It's January 2019 and cybercriminals are stealing your customer data. How will you use AI to execute your incident response plan and master the basics to avoid future incidents?
A recent survey found that nearly half of U.S. government employees believe they are not responsible for addressing cybersecurity risks.
When it comes to cybersecurity, companies today have so much to do and so much to focus on that they often do not have time to stop think about the longterm consquences of their policies.
A data breach simulation is a great way to test your team's crisis response capabilities and prepare executives to deal with the aftermath of a cyberattack.
Upcoming cybersecurity regulations mandate stricter access controls, but strong identity protection requires a multifactor authentication solution that does more than simply check compliance boxes.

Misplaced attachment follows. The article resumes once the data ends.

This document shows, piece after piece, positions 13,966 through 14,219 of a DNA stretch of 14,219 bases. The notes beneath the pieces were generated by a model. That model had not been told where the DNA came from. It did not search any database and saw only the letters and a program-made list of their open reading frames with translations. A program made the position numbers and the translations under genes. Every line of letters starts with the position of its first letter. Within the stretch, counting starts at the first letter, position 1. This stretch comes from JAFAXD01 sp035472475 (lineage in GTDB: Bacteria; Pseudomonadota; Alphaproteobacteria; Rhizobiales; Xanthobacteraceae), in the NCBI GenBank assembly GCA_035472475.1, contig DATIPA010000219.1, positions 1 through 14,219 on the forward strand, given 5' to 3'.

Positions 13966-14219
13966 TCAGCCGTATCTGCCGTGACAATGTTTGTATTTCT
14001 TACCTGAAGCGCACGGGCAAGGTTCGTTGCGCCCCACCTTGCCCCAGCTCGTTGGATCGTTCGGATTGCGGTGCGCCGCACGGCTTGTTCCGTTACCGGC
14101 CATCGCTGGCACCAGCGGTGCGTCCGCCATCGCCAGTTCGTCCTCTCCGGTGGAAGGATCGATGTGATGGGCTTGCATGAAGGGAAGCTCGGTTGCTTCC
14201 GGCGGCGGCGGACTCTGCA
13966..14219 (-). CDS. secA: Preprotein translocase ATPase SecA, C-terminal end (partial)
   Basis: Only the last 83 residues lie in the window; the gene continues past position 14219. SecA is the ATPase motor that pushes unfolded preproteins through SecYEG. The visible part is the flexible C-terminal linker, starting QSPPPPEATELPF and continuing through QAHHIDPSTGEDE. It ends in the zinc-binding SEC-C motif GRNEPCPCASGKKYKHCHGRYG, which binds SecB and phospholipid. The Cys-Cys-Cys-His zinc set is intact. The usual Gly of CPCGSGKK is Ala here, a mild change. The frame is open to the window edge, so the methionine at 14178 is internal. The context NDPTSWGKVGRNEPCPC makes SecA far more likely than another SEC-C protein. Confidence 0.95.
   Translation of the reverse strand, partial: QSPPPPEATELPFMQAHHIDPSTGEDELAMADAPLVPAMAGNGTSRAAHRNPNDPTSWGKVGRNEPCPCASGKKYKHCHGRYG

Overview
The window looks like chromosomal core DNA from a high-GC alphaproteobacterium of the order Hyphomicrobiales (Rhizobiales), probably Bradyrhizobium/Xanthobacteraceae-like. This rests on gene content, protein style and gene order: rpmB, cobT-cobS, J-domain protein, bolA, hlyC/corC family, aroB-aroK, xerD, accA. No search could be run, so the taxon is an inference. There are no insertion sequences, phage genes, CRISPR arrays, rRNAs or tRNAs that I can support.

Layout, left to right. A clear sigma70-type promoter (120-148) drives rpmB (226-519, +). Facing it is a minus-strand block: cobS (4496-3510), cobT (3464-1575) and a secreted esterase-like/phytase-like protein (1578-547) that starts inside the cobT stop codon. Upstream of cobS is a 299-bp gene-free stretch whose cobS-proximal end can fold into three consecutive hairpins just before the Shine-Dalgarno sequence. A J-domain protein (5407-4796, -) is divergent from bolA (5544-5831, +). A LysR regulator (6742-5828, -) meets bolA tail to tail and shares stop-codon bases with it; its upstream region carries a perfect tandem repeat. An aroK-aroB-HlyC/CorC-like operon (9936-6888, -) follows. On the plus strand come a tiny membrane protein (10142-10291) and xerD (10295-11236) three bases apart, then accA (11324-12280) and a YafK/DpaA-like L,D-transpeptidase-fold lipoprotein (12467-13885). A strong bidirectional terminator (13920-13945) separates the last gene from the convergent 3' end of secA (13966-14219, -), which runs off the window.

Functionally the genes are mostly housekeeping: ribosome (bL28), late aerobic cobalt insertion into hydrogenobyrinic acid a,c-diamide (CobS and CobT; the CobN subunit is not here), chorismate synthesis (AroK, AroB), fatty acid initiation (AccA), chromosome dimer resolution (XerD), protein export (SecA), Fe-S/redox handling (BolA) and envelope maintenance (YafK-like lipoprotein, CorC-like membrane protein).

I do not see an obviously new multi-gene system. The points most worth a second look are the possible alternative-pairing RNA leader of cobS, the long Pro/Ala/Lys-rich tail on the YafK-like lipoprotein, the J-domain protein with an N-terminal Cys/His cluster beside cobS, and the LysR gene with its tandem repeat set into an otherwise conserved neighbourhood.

According to recent research, many companies fail to adapt their cybersecurity strategy to the shifting cybercrime landscape, even in the wake of a major data breach.
As data breaches gain public attention, vulnerability disclosure becomes an increasingly crucial part of the incident response process.
In an age of limited physical interaction, organizations need a way to establish digital trust without compromising the user experience.
Organizations that take an IT-centric approach to law firm security risk exposing sensitive data to malicious actors and damaging client trust.
To protect their crown jewels from data thieves, organizations must determine the difference in risk levels between structured and unstructured data and prioritize accordingly.